How harmful thought patterns about workplace bullying and mobbing may accelerate the aging process

In a piece for Ideas.Ted.com (link here), Elizabeth Blackburn (Salk Institute) and Elissa Epel (UC-San Francisco Aging, Metabolism and Emotions Center) explain how our negative thoughts can expedite the aging process. Blackburn, a physician and Nobel Prize recipient, and Epel, a psychologist, are co-authors of The Telomere Effect: A Revolutionary Approach to Living Younger, Healthier, Longer (2017).

I’m going to cut & paste a bit of brain science from Drs. Blackburn and Epel to explain the role of telomeres in influencing the aging process:

Deep within the genetic heart of all our cells are telomeres, or repeating segments of noncoding DNA that live at the ends of the chromosomes. They form caps at the ends of the chromosomes and keep the genetic material from unraveling. Shortening with each cell division, they help determine how fast a cell ages. When they become too short, the cell stops dividing altogether. This isn’t the only reason a cell can become senescent — there are other stresses on cells we don’t yet understand very well — but short telomeres are one of the major reasons human cells grow old.

In essence, longer telomeres are good, and shorter telomeres are bad, at least if we care about aging. Blackburn and Epel then identify five thought patterns that lead to the shortening of telomeres:

  • “Scientists have learned that several thought patterns appear to be unhealthy for telomeres, and one of them is cynical hostility.”
  • “Pessimism is the second thought pattern that has been shown to have negative effects on telomeres.”
  • “Rumination — the act of rehashing problems over and over — is the third destructive thought pattern.”
  • “The fourth thought pattern is thought suppression, the attempt to push away unwanted thoughts and feelings.”
  • “The final thought pattern is mind wandering.”

Their full article goes into greater depth about the negative dynamics of each of these thought patterns. They also sum up the cumulative impact:

The negative thought patterns we’ve described are automatic, exaggerated and controlling.They take over your mind; it’s as if they tie a blindfold around your brain so you can’t see what is really going on around you.

Application to targets of workplace bullying and mobbing

All of the five thought patterns examined by Blackburn and Epel are relevant to the experiences of workplace bullying and mobbing. The first three — cynical hostility, pessimism, and rumination — are especially applicable to so many who have experienced severe work abuse.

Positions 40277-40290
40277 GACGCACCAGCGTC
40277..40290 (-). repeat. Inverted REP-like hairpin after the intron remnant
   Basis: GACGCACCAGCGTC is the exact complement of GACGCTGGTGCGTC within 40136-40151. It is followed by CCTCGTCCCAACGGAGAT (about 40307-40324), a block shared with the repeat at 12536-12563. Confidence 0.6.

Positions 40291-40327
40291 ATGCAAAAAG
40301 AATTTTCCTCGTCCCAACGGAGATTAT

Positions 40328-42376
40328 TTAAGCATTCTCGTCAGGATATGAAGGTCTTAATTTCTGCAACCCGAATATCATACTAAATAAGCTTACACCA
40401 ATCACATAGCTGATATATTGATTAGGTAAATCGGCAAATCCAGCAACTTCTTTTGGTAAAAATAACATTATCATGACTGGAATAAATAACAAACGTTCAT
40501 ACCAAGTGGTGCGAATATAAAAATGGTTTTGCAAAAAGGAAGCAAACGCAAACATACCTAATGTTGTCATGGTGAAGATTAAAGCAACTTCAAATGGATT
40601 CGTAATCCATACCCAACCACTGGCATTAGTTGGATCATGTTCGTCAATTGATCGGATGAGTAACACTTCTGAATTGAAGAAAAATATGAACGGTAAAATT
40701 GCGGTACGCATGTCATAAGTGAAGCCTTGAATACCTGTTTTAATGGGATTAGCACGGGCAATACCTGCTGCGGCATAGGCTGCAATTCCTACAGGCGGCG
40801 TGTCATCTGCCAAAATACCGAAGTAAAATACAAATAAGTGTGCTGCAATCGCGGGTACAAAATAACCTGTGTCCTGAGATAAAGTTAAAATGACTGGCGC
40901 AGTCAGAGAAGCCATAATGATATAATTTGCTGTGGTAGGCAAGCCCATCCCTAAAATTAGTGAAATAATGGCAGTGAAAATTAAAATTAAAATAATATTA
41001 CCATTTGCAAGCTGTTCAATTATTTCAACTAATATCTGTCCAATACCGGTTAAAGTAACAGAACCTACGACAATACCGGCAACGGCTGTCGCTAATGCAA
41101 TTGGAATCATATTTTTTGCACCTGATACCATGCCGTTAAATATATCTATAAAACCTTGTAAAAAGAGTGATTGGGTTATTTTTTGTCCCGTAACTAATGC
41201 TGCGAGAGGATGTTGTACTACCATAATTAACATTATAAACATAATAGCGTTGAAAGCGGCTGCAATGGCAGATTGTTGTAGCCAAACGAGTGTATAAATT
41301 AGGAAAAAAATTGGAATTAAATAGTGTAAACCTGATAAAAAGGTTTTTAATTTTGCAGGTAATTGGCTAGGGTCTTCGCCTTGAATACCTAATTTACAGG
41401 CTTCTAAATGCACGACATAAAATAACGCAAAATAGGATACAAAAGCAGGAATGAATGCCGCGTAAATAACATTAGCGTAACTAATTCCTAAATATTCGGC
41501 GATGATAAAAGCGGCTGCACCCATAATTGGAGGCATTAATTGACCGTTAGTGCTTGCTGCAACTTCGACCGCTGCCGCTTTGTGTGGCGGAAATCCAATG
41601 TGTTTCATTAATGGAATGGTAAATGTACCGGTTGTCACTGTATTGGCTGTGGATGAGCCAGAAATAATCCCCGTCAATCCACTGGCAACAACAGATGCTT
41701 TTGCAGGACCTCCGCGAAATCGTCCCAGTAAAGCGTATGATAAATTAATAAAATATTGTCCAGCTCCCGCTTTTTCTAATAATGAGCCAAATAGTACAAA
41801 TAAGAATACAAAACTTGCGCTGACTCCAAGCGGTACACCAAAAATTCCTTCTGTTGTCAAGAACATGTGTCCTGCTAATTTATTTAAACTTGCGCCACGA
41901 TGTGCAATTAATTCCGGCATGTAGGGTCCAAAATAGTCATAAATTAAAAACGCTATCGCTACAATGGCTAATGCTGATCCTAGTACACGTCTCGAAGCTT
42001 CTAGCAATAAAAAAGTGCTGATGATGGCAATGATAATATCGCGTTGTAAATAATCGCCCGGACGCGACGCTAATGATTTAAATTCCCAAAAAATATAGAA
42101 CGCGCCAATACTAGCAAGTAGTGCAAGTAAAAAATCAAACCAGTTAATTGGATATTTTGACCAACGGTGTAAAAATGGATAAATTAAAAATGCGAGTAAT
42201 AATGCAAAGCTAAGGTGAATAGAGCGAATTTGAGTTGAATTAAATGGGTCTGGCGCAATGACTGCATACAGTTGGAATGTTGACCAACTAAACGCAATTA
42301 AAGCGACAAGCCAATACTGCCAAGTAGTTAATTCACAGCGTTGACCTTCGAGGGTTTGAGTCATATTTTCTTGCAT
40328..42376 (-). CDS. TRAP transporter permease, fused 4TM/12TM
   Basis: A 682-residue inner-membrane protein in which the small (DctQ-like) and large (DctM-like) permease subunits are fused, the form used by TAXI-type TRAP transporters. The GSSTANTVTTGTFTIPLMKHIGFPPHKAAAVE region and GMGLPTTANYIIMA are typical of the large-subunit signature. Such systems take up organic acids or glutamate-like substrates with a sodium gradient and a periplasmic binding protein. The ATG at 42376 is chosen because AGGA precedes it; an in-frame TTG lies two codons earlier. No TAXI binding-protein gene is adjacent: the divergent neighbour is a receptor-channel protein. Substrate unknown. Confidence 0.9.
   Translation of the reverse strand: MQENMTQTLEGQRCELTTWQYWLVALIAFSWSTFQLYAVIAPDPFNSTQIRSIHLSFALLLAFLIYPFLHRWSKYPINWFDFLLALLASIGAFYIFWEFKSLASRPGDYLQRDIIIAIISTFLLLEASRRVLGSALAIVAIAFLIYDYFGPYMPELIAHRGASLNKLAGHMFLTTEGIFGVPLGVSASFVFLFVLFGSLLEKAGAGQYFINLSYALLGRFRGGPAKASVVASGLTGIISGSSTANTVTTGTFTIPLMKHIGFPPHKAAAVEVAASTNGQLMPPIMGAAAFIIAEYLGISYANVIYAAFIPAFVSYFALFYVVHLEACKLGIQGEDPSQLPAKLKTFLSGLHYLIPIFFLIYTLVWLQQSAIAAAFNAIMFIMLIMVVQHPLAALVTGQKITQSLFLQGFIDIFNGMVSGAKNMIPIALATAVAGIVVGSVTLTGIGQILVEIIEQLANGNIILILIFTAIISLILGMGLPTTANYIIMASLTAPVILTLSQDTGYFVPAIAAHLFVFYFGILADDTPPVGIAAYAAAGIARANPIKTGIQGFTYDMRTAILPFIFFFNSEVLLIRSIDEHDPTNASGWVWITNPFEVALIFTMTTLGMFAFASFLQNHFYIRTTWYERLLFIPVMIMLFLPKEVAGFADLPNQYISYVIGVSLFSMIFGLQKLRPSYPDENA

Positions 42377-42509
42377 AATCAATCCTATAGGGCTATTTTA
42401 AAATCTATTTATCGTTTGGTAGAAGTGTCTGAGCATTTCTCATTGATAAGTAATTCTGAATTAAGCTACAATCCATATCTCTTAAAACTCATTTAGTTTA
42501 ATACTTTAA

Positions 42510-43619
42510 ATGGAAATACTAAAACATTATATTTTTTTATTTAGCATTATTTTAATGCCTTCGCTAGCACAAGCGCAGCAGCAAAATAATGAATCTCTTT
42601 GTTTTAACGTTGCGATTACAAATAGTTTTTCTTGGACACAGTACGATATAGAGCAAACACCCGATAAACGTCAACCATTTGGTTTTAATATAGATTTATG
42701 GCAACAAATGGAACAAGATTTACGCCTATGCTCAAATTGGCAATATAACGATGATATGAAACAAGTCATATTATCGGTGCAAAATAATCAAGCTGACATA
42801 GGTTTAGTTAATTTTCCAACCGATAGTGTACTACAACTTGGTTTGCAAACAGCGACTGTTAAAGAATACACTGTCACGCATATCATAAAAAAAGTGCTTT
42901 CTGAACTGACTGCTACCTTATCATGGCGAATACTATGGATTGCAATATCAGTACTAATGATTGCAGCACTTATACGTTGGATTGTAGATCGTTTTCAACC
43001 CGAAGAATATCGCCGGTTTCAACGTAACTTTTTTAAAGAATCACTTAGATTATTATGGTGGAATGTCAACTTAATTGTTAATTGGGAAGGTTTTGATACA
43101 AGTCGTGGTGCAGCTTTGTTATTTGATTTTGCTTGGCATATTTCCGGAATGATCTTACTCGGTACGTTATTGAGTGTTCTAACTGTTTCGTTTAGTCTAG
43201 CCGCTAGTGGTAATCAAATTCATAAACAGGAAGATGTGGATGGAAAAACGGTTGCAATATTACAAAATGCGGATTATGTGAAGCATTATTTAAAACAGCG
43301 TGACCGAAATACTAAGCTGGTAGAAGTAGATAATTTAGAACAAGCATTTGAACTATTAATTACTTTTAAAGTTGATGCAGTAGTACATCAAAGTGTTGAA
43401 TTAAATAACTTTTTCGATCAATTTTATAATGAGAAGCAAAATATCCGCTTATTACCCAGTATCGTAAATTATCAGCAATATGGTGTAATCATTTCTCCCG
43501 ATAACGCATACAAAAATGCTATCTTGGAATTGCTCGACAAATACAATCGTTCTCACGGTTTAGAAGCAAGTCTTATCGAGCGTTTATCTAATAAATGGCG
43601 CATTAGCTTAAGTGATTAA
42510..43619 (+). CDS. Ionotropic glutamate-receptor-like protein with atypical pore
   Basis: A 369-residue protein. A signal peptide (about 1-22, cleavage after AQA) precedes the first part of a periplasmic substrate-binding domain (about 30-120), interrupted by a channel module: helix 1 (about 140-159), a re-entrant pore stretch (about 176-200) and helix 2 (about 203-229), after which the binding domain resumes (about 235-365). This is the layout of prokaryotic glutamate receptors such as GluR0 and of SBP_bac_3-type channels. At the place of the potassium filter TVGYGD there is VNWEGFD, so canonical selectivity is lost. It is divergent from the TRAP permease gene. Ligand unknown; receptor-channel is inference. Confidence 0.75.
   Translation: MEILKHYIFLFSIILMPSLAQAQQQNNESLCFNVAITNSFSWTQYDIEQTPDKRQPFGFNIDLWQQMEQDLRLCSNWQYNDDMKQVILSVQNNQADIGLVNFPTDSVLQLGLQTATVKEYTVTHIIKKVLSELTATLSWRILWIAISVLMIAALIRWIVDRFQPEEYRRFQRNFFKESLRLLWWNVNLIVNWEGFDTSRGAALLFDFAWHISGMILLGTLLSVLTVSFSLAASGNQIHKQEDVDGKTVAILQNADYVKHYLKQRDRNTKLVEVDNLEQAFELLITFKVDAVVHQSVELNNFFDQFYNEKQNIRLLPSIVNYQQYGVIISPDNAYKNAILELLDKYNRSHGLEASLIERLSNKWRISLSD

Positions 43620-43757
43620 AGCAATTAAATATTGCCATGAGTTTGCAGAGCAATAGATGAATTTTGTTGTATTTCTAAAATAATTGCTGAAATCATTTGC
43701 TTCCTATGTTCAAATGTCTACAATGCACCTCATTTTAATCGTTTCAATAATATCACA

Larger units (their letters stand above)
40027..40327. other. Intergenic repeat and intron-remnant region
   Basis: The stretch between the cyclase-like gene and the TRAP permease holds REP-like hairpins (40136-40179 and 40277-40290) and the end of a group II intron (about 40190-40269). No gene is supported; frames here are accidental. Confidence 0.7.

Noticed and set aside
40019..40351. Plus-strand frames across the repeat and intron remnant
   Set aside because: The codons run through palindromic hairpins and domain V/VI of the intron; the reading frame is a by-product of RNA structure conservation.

Among other things, I’ve written about “(r)umination, obsession, and the challenge of getting ‘unstuck'” (link here) when dealing with bullying and mobbing at work. I’ve also written about what Caroline Myss calls “woundology,” referring to “good, caring, compassionate people who nevertheless could not get beyond wanting to be identified with, and to live in, their emotional wounds” (link here).

The good news (and it’s real)

The good news is that we know a lot more about how to treat trauma and promote healing. Blackburn and Epel discuss better thought awareness as one way toward dealing with these negative thought patterns. They cite research showing that telomeres can actually lengthen and posit that aging can be slowed or even reversed.

Furthermore, as I’ve discussed earlier, post-traumatic growth (link here) and healing-centered engagement (link here) are real processes that are changing the ways in which we look at possibilities for healing from trauma.

But it must come from within

In a piece for Thought Catalog (link here), self-help writer Brianna Wiest asserts that although trauma is not the victim’s fault, healing from it is their responsibility. Here are some of her reasons:

  • “Healing is our responsibility because if it isn’t, an unfair circumstance becomes an unlived life.”
  • “Healing is our responsibility because unprocessed pain gets transferred to everyone around us, and we are not going to allow what someone else did to us to become what we do to those we love.”
  • “Healing is our responsibility because we have this one life, this single shot to do something important.”
  • “Healing is our responsibility because if we want our lives to be different, sitting and waiting for someone else to make them so will not actually change them. It will only make us dependent and bitter.”
  • “Healing is our responsibility because we have the power to heal ourselves, even if we have previously been led to believe we don’t.”